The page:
Northlake's Market Cap and Style models begin 2012 as they ended 2011, favoring Mid Cap and Growth. Both themes struggled in December but underlying factors in the models remain in place. As a result of the latest signals, Northlake clients invested in the models will continue to own the S&P 400 Mid Cap (MDY) and the Russell 1000 Growth (IWF).
The Mid Cap signal remained in placed despite some changes to factors underlying the model. The recent upturn in consumer confidence shifted that indicator in favor of small caps. Also shifting toward small caps was the U.S. dollar indicator. Dollar strength presents a headwind for large caps, although this factor is not unusually strong. On the other hand, the year end market surge was led by large caps shifting the trend and technical indicators toward large caps. Overall, balance remains between indicators favoring large cap and those favoring small caps, so the model remains in mid cap mode.
There were no changes to the signals from the indicators underlying the Style model. The model remains firmly in growth territory.
Both models struggled in December, producing barely negative returns against a gain of almost 1% for the S&P 500. There is no obvious explanation for the poor performance of mid cap, especially since small cap was unchanged. The two are normally well correlated. Growth lagged due a weak month for technology stocks. The technology-dominated NASDAQ fell close to 1% last month due to worries about the lingering impact of floods in Thailand on supply of critical components. Concern over demand also rose, fueled by a disappointing earnings report from Oracle (ORCL).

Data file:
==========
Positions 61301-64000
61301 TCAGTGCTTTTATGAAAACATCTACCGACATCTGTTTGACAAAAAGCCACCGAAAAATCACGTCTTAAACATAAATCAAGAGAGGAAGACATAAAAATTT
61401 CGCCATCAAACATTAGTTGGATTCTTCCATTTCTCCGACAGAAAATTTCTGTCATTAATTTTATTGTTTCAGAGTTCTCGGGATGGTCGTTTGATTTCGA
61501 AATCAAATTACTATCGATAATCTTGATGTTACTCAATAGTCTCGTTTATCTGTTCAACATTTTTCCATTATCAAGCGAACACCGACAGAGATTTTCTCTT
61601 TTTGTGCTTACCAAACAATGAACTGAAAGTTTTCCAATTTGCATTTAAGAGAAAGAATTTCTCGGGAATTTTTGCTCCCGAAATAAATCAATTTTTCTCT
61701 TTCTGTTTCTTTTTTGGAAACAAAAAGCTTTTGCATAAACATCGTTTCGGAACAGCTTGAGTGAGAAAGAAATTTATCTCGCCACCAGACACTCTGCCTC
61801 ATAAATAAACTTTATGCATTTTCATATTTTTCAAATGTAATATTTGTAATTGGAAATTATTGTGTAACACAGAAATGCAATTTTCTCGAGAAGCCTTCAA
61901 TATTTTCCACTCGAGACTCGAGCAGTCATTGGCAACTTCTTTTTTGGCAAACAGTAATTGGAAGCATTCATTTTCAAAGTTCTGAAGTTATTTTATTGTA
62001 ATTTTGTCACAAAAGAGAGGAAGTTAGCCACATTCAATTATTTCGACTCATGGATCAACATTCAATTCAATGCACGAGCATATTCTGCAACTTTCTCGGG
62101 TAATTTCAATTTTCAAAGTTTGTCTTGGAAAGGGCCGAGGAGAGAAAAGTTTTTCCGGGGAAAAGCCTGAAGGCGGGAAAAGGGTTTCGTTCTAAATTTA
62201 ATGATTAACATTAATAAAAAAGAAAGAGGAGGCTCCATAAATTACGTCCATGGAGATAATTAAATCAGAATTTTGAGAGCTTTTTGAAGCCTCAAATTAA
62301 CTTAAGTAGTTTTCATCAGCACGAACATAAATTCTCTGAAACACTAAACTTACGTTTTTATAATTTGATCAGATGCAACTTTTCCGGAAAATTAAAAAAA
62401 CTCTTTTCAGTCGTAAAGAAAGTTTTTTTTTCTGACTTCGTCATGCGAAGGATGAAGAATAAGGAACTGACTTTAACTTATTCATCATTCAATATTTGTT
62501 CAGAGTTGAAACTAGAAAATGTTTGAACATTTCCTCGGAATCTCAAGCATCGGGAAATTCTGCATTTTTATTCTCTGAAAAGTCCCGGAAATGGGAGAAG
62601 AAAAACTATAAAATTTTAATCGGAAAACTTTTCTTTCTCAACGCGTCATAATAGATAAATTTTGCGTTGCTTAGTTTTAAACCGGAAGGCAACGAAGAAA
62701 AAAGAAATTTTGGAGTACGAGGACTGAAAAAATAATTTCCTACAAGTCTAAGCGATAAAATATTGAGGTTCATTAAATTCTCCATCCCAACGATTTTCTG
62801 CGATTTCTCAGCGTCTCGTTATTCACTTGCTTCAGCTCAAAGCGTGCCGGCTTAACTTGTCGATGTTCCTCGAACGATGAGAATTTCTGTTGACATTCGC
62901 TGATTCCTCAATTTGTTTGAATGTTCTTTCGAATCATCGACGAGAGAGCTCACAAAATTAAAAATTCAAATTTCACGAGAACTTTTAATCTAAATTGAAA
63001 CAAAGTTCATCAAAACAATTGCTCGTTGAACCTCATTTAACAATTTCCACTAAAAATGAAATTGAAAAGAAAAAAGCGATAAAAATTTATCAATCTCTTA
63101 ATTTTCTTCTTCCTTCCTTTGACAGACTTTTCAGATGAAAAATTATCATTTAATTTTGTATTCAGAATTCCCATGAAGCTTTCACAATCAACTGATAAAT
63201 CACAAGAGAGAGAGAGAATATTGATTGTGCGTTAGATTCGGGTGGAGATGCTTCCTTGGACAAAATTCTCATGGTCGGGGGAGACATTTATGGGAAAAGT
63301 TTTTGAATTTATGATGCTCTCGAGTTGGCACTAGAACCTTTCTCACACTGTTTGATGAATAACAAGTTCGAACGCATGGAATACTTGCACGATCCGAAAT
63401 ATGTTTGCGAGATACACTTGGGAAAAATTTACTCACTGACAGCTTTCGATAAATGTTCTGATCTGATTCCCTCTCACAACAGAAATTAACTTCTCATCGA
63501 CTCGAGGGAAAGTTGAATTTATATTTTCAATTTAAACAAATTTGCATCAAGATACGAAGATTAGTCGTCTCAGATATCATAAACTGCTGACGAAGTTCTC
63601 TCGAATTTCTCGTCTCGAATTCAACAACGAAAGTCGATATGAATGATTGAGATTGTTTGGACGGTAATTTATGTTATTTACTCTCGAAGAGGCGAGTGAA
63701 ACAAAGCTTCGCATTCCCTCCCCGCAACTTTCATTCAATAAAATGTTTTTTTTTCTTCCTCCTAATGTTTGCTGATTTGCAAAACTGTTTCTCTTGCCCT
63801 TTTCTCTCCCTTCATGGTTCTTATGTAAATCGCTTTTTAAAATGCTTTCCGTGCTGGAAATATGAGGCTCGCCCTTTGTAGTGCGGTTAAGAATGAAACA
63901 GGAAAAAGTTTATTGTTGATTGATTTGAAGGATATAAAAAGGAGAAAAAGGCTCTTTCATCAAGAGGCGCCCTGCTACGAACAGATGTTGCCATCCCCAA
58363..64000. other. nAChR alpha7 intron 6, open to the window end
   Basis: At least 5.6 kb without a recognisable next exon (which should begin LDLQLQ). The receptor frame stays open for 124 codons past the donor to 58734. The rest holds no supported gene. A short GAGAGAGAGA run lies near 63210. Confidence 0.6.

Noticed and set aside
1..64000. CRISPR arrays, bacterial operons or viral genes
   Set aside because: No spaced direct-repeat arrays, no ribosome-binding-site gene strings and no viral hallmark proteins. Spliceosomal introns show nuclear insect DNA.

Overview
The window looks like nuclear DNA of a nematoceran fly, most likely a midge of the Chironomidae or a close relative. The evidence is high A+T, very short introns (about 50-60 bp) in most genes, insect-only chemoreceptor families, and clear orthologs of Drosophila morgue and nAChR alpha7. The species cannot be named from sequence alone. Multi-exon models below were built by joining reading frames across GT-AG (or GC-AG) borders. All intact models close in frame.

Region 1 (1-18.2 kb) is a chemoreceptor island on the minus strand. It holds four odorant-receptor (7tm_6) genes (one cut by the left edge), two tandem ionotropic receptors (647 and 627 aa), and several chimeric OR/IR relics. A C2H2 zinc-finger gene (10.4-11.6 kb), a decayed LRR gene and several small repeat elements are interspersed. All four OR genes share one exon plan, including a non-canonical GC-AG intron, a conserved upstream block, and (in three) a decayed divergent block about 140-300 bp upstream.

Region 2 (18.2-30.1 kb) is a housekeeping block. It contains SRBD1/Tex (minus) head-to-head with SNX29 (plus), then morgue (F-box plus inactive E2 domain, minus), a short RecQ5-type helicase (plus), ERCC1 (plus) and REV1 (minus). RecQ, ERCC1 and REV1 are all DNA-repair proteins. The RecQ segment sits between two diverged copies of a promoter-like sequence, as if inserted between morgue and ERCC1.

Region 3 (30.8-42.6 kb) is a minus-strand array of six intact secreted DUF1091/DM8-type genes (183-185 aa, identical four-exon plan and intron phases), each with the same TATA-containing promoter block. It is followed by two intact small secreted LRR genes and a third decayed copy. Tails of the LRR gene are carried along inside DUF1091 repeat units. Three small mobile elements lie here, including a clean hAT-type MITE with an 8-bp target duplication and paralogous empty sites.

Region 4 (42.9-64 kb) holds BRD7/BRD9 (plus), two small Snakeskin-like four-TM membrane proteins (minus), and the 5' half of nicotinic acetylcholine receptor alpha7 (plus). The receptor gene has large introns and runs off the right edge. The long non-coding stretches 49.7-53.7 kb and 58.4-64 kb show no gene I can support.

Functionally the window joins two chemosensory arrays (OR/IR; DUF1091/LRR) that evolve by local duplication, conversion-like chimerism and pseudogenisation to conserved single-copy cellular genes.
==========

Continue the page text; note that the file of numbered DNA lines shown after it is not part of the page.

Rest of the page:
For 2011, both models produced disappointing results, declining approximately 2.5%. The Market Cap model was in mid cap mode almost all year and its return tracked the S&P 400 Mid Cap index. The Style model favored value until the fall when it switched to growth. The switch was timely until December when tech stocks fell and took a took a big bite out of growth.
Disclosure: MDY and IWF are widely held by clients of Northlake Capital Management, LLC, including in Steve Birenberg's personal accounts. Steve is sole proprietor of Northlake, an SEC registered investment advisor.